out precise, important goals.
Im not talking about a 20 percent return on equity, Emmerich says.
Thats not motivating. And you cant say things like empower our
people or world-class. That watered-down language means, We cant
measure it, and, therefore, we dont mean it. When Bill Gates says, a
computer on every desktop, or John F. Kennedy says, a man on the moon
by the end of the decade, those are clear pictures of end results.
Gatess statement doesnt say anything about customer service,
productivity, profitability, quality, or creativity, Emmerich notes.
But when he presents a clear picture of the end result, all those
things are implied.
An effective vision statement, Emmerich says, inspires employees to
pursue more than profits. Alan Robinson, a professor at the University
of Massachusetts-Amherst, Isenberg School of Management, agrees. Really
savvy managers give people the opportunity to feel that theyre part of
something bigger than themselves, Robinson says. President Kennedy had
the best scientists in the world working for him for half to a third of
what they could have made in private industry. But they were going to
the moon in 10 years. So they worked overtime, round the clock.
Get em involved
On its own, a lofty mission might not be enough to motivate employees.
Most people also want to know that their contributions toward that
mission count for something. Grazier founded Teambuilding, Inc. after he
worked as a civil engineer and saw what happened when he started
soliciting more input from employees on his business decisions.
Absenteeism and turnover ratesboth typically about 10 percent in the
construction industryshrank to 1 or 2 percent.
People felt like coming to work, Grazier says. Why? Because they were
valued. They were listened to. They were involved.
Graziers experience reflects famous mid-20th-century findings by
Abraham Maslow, Frederick Herzberg, and Douglas McGregor, all of which
are required reading in many business schools today. (See sidebar on
page 9 for more about this research.) These pioneers in the study of
employee motivation concluded that people yearn to fulfill their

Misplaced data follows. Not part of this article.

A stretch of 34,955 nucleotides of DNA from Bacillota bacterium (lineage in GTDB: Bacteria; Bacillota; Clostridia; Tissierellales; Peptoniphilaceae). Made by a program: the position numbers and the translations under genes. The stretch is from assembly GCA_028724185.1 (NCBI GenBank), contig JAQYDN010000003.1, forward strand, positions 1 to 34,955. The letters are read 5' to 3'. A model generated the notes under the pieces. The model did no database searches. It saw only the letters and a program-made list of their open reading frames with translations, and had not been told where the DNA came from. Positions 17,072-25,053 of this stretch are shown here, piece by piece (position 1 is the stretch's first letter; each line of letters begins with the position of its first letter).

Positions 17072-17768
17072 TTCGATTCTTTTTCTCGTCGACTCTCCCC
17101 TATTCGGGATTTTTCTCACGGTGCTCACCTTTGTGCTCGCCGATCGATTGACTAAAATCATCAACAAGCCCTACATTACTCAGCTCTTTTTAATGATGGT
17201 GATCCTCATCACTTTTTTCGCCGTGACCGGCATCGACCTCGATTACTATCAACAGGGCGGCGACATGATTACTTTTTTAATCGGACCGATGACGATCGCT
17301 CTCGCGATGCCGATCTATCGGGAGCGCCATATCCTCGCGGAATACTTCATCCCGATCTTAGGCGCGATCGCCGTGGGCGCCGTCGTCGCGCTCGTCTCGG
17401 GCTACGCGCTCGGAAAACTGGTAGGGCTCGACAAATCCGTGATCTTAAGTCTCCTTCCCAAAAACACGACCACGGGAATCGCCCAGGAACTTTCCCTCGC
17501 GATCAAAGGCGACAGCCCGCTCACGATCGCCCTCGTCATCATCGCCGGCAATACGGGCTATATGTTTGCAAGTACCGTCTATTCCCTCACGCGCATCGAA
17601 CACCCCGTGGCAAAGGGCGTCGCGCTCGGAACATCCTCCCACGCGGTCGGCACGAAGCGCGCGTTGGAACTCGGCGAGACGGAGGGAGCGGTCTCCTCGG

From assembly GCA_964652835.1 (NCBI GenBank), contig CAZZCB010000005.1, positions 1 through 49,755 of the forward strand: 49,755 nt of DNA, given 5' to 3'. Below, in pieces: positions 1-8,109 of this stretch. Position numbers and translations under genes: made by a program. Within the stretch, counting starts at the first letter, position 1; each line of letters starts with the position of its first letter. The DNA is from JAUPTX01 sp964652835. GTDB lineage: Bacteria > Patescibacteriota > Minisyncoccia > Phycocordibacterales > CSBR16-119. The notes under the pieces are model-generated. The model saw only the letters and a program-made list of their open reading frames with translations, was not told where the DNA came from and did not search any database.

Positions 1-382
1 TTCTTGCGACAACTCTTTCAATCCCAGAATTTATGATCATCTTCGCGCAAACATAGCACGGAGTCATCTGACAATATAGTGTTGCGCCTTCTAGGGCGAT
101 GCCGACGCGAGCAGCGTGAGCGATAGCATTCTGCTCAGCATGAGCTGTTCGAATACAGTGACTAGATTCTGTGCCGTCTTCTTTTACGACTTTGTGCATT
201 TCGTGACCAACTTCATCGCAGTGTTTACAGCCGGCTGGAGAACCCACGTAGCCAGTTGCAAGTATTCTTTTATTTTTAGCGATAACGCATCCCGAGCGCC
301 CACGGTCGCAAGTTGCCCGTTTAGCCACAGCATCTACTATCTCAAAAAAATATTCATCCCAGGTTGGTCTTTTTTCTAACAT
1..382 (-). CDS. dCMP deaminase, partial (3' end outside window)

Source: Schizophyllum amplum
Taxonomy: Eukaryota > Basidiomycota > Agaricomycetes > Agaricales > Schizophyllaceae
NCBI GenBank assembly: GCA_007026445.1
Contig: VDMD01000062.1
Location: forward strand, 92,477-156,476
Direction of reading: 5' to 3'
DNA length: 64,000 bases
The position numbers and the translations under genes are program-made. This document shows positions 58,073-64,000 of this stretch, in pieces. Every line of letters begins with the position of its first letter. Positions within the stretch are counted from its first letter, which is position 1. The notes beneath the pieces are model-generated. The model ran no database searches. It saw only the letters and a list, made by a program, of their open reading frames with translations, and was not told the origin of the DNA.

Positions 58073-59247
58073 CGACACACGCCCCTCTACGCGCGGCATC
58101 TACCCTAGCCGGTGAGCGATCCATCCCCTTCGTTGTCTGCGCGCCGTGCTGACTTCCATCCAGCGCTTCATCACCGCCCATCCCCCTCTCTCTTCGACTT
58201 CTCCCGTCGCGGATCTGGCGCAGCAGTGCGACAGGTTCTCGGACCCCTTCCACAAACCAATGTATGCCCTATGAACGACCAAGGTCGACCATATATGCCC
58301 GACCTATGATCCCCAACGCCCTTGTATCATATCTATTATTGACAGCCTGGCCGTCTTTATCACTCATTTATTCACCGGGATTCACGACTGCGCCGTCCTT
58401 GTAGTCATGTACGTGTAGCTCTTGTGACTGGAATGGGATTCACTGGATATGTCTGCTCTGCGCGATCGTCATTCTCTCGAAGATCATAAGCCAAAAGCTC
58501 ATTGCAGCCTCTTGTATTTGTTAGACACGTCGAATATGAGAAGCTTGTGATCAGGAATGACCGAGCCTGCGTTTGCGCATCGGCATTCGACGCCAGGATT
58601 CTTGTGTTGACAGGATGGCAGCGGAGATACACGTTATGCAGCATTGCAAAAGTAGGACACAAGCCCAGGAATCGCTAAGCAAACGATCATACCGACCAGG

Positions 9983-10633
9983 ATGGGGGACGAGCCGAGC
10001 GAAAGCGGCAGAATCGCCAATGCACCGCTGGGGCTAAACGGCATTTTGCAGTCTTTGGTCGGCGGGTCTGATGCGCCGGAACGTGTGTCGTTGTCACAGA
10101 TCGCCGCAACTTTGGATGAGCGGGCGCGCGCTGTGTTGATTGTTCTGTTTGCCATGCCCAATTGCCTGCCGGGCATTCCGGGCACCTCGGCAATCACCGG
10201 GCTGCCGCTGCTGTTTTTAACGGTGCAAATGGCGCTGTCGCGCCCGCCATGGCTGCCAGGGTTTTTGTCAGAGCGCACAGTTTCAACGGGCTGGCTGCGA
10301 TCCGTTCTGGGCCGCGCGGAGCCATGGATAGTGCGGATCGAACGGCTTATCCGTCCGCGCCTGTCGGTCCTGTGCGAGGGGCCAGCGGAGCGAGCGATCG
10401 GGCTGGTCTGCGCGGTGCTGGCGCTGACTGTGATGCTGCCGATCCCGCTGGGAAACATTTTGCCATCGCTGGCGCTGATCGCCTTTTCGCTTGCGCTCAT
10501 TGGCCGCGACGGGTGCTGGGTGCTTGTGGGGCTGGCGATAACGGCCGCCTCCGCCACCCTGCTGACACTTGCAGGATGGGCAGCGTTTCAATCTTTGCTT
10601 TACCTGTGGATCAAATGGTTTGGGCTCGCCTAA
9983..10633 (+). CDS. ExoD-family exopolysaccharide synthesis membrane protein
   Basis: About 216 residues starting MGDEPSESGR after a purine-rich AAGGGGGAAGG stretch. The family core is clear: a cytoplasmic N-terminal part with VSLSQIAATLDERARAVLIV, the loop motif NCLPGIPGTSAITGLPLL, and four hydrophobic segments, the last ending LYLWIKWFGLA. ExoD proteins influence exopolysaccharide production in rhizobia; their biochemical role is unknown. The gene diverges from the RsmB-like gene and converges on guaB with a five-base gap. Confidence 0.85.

potential, participate in decision-making, and make a difference.
Grazier keeps these needs in mind when hes hired as a consultant to
help clients boost productivity. He recalls a tool-and-dye operation,
for example, where one mechanics poor attitude was dragging down the
We put him on a team that was trying to figure out new ways of making
machine changeover times faster, Grazier says. Within six months, he
was totally pumped. He was energized. The human resources vice president
told me, This guy has been a problem for our organization for 20 years.
All of a sudden, hes done a major turnaround. Well, for 20 years, the
organization wasnt listening to him, wasnt involving him, wasnt
making him part of the team. He was just a worker coming there every
day, doing what he was told to do. He was highly creative, highly
intelligent, and he had ideas for making things better, yet nobody ever
As it turns out, tapping employees creative juices may be more
important now than ever before. With the rise of China and India and
developing nations, not just as manufacturers, but as purveyors of
intellectual property, the distinguishing factor between businesses is
going to be the ability of an organization to innovate and create,
Grazier says. So, if a worker has an idea in the shower this morning to
make some part of his job better, easier, or faster, whats motivating
him to tell somebody about it when he gets to work?
Dont show em the money
Some companies assume a little extra cash will do the trick. Many firms
install incentive programs that promise employees a percentage of the